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Verso paper mill assessing damage after train carrying paper derailed

Kevin Bennett | BDN
Kevin Bennett | BDN
Maine Department of Transportation wokers and Pan Am Railroad workers clear damaged pavement from the traffic lane near the intersection of Kenny Lane and Route 15 in Bucksport on Sunday, July 29, 2012, after a train carrying paper products overturned.
By Mario Moretto, BDN Staff

BUCKSPORT, Maine — After the second derailment in about as many months of a train going to or from the Verso mill, the papermaking plant is concerned.

The train that derailed early Sunday afternoon was carrying paper from Verso Paper Corp. when it went off the tracks at the intersection of Route 15, said Bill Cohen, a Verso spokesman.

One car overturned in the accident, and many more derailed, tearing up Route 15 as their metal wheels dug into the pavement. The stretch of road near the railroad intersection was closed to traffic until late Sunday evening.

Cohen said he couldn’t confirm how much paper was on the train, but said Verso was working with Pan Am Railways — which owns the tracks and operates the train — to assess how much product was damaged in the derailment.

The stretch of rail connects the mill to Bangor, where it connects with routes headed as far north as Madawaska and as far south as New Haven, Conn. Cohen said accidents such as Sunday’s derailment can leave the mill anxious about supply routes in and out of the sprawling Bucksport complex.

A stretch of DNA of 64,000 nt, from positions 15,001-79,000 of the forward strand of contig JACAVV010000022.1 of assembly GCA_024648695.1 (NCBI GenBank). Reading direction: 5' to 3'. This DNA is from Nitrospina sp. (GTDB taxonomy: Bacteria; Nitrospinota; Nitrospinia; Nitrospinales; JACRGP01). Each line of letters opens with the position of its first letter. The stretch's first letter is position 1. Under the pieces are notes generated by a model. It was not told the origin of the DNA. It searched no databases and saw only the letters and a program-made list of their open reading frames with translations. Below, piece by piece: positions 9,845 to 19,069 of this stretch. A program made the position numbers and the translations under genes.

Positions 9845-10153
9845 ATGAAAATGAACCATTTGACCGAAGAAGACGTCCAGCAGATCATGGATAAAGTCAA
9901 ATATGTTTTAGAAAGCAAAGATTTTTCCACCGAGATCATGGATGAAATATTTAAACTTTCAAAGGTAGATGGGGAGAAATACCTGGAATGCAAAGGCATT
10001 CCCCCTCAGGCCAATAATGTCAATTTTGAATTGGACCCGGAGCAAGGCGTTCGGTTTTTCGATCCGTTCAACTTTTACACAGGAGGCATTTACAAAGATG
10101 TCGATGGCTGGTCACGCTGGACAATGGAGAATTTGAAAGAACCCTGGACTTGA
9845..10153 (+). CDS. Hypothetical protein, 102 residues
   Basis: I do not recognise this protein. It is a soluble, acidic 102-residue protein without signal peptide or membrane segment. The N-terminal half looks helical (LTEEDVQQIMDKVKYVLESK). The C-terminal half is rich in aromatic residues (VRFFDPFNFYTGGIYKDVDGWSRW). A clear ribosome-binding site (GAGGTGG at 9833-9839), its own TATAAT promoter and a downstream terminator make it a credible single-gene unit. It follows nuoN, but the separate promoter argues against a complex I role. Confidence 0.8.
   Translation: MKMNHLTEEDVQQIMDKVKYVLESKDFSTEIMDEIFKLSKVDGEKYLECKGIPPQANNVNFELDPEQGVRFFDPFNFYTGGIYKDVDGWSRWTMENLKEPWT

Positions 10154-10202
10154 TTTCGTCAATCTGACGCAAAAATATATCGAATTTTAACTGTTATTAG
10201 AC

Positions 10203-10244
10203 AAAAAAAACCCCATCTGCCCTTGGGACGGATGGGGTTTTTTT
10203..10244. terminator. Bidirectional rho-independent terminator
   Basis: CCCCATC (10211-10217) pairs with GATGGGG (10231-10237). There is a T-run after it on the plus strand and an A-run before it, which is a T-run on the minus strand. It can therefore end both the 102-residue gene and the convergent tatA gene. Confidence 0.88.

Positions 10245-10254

“There have been multiple derailments on the line between the mill and Bangor, and the railroad knows how important that line is,” he said Monday. “Obviously, any time we lose product or have problems getting supplies in and out — it doesn’t matter if it’s a rail problem or a truck or anything else — it’s a concern to us.”

The Federal Railroad Administration had sent an inspector to the site, said FRA spokesman Rob Kulat, but because the accident caused less than $1 million in damage and no one was hurt, the derailment did not trigger an FRA investigation into the accident.

Kulat said Pan Am Railways would likely conduct its own investigation into the derailment.

“There are a thousand reasons that derailments happen,” he said Monday. “The railroads always do their own internal analysis, just as good business practice.”

A representative from Pan Am Railways did not return a call for comment Monday.

On May 25, a Pan Am Railways train derailed near the Bucksport-Orrington town line, spilling 4,000 to 6,000 pounds of papermaking chemicals into the Penobscot River.

From January 2002 to April 2012, there have been 63 train derailments in Maine, according to the FRA’s Office of Safety Analysis. On Pan Am Railways lines, there were 27 in the same period.

Follow Mario Moretto on Twitter at @riocarmine.

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